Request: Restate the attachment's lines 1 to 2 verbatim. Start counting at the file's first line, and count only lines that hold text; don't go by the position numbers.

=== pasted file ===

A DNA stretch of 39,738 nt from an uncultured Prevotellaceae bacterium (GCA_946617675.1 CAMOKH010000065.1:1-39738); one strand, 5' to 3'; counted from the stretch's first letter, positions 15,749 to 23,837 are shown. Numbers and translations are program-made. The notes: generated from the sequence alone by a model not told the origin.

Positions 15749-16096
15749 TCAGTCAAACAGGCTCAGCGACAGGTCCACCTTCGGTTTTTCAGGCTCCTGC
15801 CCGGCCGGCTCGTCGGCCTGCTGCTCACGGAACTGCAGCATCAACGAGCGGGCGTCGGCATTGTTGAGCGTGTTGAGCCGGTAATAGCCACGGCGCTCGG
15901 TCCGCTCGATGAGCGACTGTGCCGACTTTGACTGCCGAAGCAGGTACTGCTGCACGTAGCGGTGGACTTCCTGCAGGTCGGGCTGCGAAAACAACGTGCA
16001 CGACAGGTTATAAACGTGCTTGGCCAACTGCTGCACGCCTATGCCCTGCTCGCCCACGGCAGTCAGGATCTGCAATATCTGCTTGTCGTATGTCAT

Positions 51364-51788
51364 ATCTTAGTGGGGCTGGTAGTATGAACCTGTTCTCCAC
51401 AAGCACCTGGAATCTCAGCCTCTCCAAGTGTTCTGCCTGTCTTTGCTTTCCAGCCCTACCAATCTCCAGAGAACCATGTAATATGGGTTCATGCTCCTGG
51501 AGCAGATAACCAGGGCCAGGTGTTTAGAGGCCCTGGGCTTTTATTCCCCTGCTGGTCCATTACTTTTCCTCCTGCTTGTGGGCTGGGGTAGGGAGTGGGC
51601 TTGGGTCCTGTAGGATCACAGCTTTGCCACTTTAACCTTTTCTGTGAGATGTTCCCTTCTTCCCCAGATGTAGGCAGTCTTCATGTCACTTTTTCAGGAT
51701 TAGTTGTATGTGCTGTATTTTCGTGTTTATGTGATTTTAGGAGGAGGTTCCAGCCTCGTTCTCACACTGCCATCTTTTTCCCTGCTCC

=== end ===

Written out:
A DNA stretch of 39,738 nt from an uncultured Prevotellaceae bacterium (GCA_946617675.1 CAMOKH010000065.1:1-39738); one strand, 5' to 3'; counted from the stretch's first letter, positions 15,749 to 23,837 are shown. Numbers and translations are program-made. The notes: generated from the sequence alone by a model not told the origin.

Positions 15749-16096